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A small galaxy of 30 million light-years could be a "living fossil" from the early universe



Scientists discover a small galaxy, 30 million light-years away, that could be a "living fossil" from the beginning of the universe

  • The newly discovered galaxy was recorded in the globular cluster NGC 6752
  • It is estimated to be about 13 billion years old, so it's from the beginning of the universe
  • Scientists have discovered this while trying to determine the age of the cluster

Astronomers encountered a previously unseen dwarf galaxy in our "cosmic yard."

Hubble Space Telescope originally determined that it determines the age of the globular cluster by measuring the weakest stars.

But they discovered a small galaxy with a mere 3000 light-years in its widest point.

According to experts, the weak galaxy can be roughly 13 billion years old – so it is almost as old as the universe itself.

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Astronomers in our space yard will stumble on a previously unoccupied dwarf galaxy. The team has since then called Bedin 1 (seen in a dense star star)

Astronomers in our space yard will stumble on a previously unoccupied dwarf galaxy. The team has since then called Bedin 1 (seen in a dense star star)

The newly discovered galaxy was recorded in the globular cluster NGC 6752.

The team has since called Bedin 1.

Spherical dwarf galaxies, such as Bedin 1, are fairly common in the universe – but the new remaining galaxies discovered on the outside of Hubble's Advanced Surveillance Cameras are out of the question.

Although it is estimated to be about 13 billion years old, it seems to have little interaction with other galaxies.

"While dwarf spheroidal galaxies are not unusual, Bedin 1 has some remarkable features," the Hubble team said.

Hubble Space Telescope originally determined that it determines the age of the globular cluster by measuring the weakest stars. But when they discovered a small galaxy with a mere 3000 light-years in the widest point

Hubble Space Telescope originally determined that it determines the age of the globular cluster by measuring the weakest stars. But when they discovered a small galaxy with a mere 3000 light-years in the widest point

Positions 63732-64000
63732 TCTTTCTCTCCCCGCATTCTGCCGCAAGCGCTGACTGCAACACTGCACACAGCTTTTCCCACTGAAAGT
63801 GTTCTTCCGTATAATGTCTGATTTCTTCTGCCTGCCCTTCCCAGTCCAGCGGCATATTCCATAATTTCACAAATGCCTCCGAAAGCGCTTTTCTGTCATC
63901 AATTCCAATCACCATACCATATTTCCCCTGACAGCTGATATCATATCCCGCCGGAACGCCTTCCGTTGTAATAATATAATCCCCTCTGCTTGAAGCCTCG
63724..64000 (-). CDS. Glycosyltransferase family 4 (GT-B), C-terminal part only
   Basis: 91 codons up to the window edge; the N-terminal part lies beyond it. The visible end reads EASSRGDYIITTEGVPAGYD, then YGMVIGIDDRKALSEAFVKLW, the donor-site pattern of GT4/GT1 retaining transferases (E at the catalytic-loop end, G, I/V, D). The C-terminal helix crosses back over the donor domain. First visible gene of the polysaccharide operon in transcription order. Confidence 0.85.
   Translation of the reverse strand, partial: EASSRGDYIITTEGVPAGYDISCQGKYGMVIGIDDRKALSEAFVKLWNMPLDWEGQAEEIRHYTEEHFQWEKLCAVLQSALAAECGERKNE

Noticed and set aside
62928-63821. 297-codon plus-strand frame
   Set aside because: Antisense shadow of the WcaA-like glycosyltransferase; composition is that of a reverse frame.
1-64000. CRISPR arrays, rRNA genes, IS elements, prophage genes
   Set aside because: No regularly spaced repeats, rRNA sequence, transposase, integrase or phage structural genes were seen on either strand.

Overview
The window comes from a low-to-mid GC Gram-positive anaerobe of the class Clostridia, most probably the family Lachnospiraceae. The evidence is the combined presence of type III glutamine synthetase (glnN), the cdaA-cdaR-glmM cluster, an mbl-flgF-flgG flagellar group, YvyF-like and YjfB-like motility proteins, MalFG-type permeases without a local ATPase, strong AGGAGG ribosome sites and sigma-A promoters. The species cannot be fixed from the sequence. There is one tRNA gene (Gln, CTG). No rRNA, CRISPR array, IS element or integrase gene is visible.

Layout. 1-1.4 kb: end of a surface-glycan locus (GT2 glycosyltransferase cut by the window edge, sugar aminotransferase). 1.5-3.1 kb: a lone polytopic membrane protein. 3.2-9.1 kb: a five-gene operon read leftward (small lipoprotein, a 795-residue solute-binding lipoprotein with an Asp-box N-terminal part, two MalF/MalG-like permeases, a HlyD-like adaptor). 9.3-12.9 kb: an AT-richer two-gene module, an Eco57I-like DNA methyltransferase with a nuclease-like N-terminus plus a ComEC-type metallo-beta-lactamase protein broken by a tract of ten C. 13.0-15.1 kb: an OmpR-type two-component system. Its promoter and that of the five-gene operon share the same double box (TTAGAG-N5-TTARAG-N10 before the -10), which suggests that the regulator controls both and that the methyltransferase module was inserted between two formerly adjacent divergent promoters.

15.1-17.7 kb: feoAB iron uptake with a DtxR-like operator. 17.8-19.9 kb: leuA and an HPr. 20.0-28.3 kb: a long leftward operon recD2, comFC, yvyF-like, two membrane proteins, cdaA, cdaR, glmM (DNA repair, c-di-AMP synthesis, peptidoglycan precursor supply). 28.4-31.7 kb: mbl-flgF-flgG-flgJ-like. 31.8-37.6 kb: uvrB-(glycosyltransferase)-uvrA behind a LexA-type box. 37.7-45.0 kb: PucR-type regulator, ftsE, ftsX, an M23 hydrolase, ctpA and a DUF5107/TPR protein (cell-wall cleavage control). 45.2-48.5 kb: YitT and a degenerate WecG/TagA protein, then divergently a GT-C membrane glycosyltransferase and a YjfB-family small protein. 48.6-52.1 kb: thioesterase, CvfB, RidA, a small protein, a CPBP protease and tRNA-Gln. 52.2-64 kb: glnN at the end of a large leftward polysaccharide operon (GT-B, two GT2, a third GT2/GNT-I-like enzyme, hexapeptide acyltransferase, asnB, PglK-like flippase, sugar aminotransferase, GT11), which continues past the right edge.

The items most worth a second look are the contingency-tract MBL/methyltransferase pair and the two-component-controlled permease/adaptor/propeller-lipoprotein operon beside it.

"Not only is it just a few dwarfs that have well-established distance but are also extremely isolated.

"It lies about 30 million light-years from the Milky Way and 2 million light-years from the nearest acceptable host of galaxy NG 6744.

"It's the safest little dwarf galaxy."

According to Hubble's team, Bedin 1 is extremely weak and reaches a maximum of 3,000 light-years.

WHAT IS TELESCOPE HUBBLE SPACE?

The Hubble Telescope was launched on April 24, 1990 via the Discovery Space Shuttle in Florida's Kennedy Space Center.

It is named after the famous astronomer Edwin Hubble, who was born in Missouri in 1889.

He is probably best known when he finds out that the universe is expanding and the speed that is happening now has created the Hubble constant.

Hubble has made more than 1.3 million observations since its mission began in 1990 and helped to publish more than 15,000 scientific papers.

Hubble's telescope is named after Edwin Hubblet, who was responsible for the advent of the Hubble Constant and is one of the greatest astronomers of all time

Hubble's telescope is named after Edwin Hubblet, who was responsible for the advent of the Hubble Constant and is one of the greatest astronomers of all time

Earth's orbit runs at a speed of about 17,000 mph in a low orbit about 340 kilometers altitude.

Hubble has a positioning accuracy of .007 seconds, which is like the ability to fire a Franklin D. Roosevelt's laser beam at tenths about 200 miles away.

Hubble's primary mirror is 2.4 meters (7 feet, 10.5 inches) and is 13.3 meters in length – the length of a large school bus.

In the local group of galaxies, there are another 36 known dwarf spherical galaxies and 22 Milky Way satellites.

The newest, however, appears to have existed mostly in isolation from the days of the early universe.

"The discovery of Bedin 1 was a really unfortunate finding," says the Hubble team.

"Very little of Hubble's images allow you to see such weak objects and cover only a small area of ​​the sky."

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